Seeing his servant can no further drive
For press of coaches, that to-night here meet,
Many as bees about a straw-capp'd hive,
When first for April honey into faint flowers they dive.'

XXX.
Eban then paid his fare, and tiptoe went
To Hum's hotel; and, as he on did pass
With head inclin'd, each dusky lineament
Show'd in the pearl-pav'd street, as in a glass;
His purple vest, that ever peeping was
Rich from the fluttering crimson of his cloak,
His silvery trowsers, and his silken sash
Tied in a burnish'd knot, their semblance took
Upon the mirror'd walls, wherever he might look.

XXXI.
He smil'd at self, and, smiling, show'd his teeth,
And seeing his white teeth, he smil'd the more;
Lifted his eye-brows, spurn'd the path beneath,
Show'd teeth again, and smil'd as heretofore,
Until he knock'd at the magician's door;
Where, till the porter answer'd, might be seen,
In the clear panel more he could adore,--
His turban wreath'd of gold, and white, and green,
Mustachios, ear-ring, nose-ring, and his sabre keen.

XXXII.
'Does not your master give a rout to-night?'
Quoth the dark page. 'Oh, no!' return'd the Swiss,
'Next door but one to us, upon the right,
The Magazin des Modes now open is
Against the Emperor's wedding;--and, sir, this
My master finds a monstrous horrid bore;
As he retir'd, an hour ago I wis,
With his best beard and brimstone, to explore
And cast a quiet figure in his second floor.

XXXIII.
'Gad! he's oblig'd to stick to business!
For chalk, I hear, stands at a pretty price;
And as for aqua vitae -- there's a mess!
The dentes sapientiae of mice,
Our barber tells me too, are on the rise,--
Tinder's a lighter article, -- nitre pure
Goes off like lightning, -- grains of Paradise
At an enormous figure! -- stars not sure! --
Zodiac will not move without a slight douceur!

XXXIV.
'Venus won't stir a peg without a fee,
And master is too partial, entre nous,
To' -- 'Hush -- hush!' cried Eban, 'sure that is he
Coming down stairs, -- by St. Bartholomew!
As backwards as he can, -- is't something new?
Or is't his custom, in the name of fun?'
'He always comes down backward, with one shoe'--
Return'd the porter -- 'off, and one shoe on,
Like, saving shoe for sock or stocking, my man John!'

XXXV.
It was indeed the great Magician,
Feeling, with careful toe, for every stair,
And retrograding careful as he can,
Backwards and downwards from his own two pair:
'Salpietro!' exclaim'd Hum, 'is the dog there?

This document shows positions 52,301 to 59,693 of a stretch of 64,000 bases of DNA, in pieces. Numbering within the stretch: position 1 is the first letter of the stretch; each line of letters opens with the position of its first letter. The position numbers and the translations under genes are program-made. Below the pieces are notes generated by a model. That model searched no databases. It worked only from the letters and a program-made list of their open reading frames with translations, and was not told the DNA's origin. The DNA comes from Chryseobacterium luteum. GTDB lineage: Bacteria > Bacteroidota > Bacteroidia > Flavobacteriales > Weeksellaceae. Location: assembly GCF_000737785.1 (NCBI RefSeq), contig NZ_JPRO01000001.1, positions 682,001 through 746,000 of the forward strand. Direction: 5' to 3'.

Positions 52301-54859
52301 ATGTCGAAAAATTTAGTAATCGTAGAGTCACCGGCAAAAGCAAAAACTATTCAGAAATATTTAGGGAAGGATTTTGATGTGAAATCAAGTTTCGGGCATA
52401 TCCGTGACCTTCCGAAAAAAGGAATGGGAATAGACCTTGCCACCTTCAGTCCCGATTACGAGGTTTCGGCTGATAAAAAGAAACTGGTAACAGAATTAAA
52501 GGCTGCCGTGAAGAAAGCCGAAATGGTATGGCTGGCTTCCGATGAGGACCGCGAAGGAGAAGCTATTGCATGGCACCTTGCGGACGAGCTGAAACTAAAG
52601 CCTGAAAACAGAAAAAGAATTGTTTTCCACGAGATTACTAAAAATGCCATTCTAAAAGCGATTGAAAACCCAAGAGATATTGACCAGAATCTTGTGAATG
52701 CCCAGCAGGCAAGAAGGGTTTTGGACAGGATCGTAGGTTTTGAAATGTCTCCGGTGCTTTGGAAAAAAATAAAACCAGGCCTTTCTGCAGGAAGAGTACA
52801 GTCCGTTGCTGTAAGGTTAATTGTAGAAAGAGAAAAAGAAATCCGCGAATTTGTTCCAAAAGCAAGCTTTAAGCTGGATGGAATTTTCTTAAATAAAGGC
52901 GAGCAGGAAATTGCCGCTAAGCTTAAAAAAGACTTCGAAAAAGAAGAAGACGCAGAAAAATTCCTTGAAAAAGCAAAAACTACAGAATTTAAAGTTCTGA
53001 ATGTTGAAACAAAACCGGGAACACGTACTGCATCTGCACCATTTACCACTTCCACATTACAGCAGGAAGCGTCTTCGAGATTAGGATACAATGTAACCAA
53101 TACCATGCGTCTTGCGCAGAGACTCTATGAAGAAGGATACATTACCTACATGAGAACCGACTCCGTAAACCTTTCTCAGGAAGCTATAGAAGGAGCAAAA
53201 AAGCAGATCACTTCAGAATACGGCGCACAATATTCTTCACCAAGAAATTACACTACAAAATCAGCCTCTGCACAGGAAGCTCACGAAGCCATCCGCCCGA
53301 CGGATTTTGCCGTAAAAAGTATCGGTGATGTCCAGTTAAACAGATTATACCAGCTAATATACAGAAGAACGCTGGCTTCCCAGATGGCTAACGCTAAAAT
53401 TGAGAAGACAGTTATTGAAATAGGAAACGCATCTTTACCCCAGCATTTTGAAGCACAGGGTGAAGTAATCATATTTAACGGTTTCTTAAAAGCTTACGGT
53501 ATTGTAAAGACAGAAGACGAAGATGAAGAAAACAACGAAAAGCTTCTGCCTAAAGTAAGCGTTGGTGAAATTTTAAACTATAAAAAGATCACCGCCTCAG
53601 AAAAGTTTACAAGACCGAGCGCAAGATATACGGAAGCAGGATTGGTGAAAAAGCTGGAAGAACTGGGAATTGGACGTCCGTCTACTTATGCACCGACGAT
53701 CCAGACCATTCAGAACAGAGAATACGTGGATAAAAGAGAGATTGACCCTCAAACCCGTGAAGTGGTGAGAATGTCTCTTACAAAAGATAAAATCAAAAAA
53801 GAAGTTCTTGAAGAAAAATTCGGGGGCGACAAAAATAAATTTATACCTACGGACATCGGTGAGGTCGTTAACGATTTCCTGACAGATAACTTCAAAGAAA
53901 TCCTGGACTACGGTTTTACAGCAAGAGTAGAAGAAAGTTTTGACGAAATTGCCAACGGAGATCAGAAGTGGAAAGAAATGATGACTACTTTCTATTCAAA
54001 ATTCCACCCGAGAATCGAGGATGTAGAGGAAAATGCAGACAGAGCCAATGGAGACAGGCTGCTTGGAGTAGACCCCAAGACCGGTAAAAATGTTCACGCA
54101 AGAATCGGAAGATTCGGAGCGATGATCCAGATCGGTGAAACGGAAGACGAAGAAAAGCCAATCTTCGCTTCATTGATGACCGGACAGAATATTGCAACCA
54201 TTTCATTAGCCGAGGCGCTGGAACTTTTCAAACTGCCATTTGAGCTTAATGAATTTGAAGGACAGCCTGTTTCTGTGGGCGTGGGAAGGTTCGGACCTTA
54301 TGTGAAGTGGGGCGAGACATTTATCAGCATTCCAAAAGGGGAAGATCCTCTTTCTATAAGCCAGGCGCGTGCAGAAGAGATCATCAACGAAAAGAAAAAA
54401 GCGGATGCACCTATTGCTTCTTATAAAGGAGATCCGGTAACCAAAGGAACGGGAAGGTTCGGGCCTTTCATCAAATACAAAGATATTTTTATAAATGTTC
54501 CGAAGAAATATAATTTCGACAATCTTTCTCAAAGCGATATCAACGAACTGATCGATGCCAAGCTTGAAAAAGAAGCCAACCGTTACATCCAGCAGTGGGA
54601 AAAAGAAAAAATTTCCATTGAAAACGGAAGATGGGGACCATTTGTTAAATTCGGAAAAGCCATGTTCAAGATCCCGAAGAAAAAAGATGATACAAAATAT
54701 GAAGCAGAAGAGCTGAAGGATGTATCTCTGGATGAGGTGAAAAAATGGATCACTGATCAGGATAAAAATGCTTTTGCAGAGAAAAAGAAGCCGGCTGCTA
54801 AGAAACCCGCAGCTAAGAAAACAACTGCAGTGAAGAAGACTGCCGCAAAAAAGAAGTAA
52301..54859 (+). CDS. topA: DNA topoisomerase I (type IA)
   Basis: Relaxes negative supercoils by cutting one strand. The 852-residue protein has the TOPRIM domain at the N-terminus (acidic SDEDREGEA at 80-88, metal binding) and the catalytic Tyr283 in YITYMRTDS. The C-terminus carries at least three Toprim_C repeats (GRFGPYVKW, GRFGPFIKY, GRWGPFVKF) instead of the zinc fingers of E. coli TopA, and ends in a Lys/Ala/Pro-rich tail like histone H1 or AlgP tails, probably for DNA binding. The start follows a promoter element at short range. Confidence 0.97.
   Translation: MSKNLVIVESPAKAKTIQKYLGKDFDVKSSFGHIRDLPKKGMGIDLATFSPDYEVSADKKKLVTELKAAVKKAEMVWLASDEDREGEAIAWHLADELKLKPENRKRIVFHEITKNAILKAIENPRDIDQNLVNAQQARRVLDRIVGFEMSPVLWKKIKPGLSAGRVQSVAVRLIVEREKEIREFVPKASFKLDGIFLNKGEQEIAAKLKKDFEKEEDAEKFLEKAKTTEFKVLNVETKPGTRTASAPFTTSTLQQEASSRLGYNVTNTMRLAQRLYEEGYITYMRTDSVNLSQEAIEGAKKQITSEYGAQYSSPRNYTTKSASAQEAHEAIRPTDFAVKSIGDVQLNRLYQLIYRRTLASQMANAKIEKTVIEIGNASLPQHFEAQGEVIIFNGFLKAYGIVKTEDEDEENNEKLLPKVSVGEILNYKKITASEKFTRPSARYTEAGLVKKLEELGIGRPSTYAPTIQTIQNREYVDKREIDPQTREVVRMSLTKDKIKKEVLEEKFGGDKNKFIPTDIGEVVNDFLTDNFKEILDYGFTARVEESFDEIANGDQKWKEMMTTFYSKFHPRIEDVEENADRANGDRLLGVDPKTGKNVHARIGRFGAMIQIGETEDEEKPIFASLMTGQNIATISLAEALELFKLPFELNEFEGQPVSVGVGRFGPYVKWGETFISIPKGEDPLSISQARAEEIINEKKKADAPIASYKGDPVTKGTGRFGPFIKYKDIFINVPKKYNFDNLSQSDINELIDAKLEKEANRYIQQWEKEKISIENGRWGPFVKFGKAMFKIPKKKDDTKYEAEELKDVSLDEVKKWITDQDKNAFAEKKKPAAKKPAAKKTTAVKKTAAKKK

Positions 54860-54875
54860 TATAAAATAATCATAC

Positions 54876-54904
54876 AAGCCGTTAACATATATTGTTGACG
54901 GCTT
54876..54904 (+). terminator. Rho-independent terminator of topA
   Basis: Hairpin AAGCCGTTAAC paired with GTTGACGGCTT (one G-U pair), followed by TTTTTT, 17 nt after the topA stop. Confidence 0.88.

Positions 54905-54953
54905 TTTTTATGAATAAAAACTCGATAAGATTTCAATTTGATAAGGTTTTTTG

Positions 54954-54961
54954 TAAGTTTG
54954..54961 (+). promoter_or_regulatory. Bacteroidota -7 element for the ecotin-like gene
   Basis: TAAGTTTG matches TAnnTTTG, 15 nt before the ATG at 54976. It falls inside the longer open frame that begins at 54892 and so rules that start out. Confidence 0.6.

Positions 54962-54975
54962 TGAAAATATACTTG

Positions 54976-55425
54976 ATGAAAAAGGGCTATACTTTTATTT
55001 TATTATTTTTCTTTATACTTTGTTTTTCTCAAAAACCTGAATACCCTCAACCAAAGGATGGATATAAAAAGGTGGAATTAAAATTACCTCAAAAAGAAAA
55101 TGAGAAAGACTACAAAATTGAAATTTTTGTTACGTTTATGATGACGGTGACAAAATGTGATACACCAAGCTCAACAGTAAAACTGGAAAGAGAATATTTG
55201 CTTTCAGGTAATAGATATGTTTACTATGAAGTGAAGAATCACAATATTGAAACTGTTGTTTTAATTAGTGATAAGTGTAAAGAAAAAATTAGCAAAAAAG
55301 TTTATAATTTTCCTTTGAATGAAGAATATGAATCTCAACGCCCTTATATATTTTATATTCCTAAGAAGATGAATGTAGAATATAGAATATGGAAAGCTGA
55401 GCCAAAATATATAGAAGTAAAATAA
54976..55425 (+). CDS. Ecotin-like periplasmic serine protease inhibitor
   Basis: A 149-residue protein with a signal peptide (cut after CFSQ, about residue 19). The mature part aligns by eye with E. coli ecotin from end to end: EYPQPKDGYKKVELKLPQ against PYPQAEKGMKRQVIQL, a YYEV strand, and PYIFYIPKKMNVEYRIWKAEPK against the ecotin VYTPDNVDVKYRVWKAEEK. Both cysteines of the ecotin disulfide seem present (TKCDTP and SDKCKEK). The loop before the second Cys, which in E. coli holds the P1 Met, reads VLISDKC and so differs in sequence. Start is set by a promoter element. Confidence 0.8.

He's always in my way upon the mat!'
'He's in the kitchen, or the Lord knows where,'--
Reply'd the Swiss, -- 'the nasty, yelping brat!'
'Don't beat him!' return'd Hum, and on the floor came pat.

XXXVI.
Then facing right about, he saw the Page,
And said: 'Don't tell me what you want, Eban;
The Emperor is now in a huge rage,--
'Tis nine to one he'll give you the rattan!
Let us away!' Away together ran
The plain-dress'd sage and spangled blackamoor,
Nor rested till they stood to cool, and fan,
And breathe themselves at th' Emperor's chamber door,
When Eban thought he heard a soft imperial snore.

XXXVII.
'I thought you guess'd, foretold, or prophesy'd,
That's Majesty was in a raving fit?'
'He dreams,' said Hum, 'or I have ever lied,
That he is tearing you, sir, bit by bit.'
'He's not asleep, and you have little wit,'
Reply'd the page; 'that little buzzing noise,
Whate'er your palmistry may make of it,
Comes from a play-thing of the Emperor's choice,
From a Man-Tiger-Organ, prettiest of his toys.'

XXXVIII.
Eban then usher'd in the learned Seer:
Elfinan's back was turn'd, but, ne'ertheless,
Both, prostrate on the carpet, ear by ear,
Crept silently, and waited in distress,
Knowing the Emperor's moody bitterness;
Eban especially, who on the floor 'gan
Tremble and quake to death,-- he feared less
A dose of senna-tea or nightmare Gorgon
Than the Emperor when he play'd on his Man-Tiger-Organ.

XXXIX.
They kiss'd nine times the carpet's velvet face
Of glossy silk, soft, smooth, and meadow-green,
Where the close eye in deep rich fur might trace
A silver tissue, scantly to be seen,
As daisies lurk'd in June-grass, buds in green;
Sudden the music ceased, sudden the hand
Of majesty, by dint of passion keen,
Doubled into a common fist, went grand,
And knock'd down three cut glasses, and his best ink-stand.

XL.
Then turning round, he saw those trembling two:
'Eban,' said he, 'as slaves should taste the fruits
Of diligence, I shall remember you
To-morrow, or next day, as time suits,
In a finger conversation with my mutes,--
Begone! -- for you, Chaldean! here remain!
Fear not, quake not, and as good wine recruits
A conjurer's spirits, what cup will you drain?
Sherry in silver, hock in gold, or glass'd champagne?'

XLI.
'Commander of the faithful!' answer'd Hum,
'In preference to these, I'll merely taste
A thimble-full of old Jamaica rum.'
'A simple boon!' said Elfinan; 'thou may'st
Have Nantz, with which my morning-coffee's lac'd.'
'I'll have a glass of Nantz, then,' -- said the Seer,--
'Made racy -- (sure my boldness is misplac'd!)--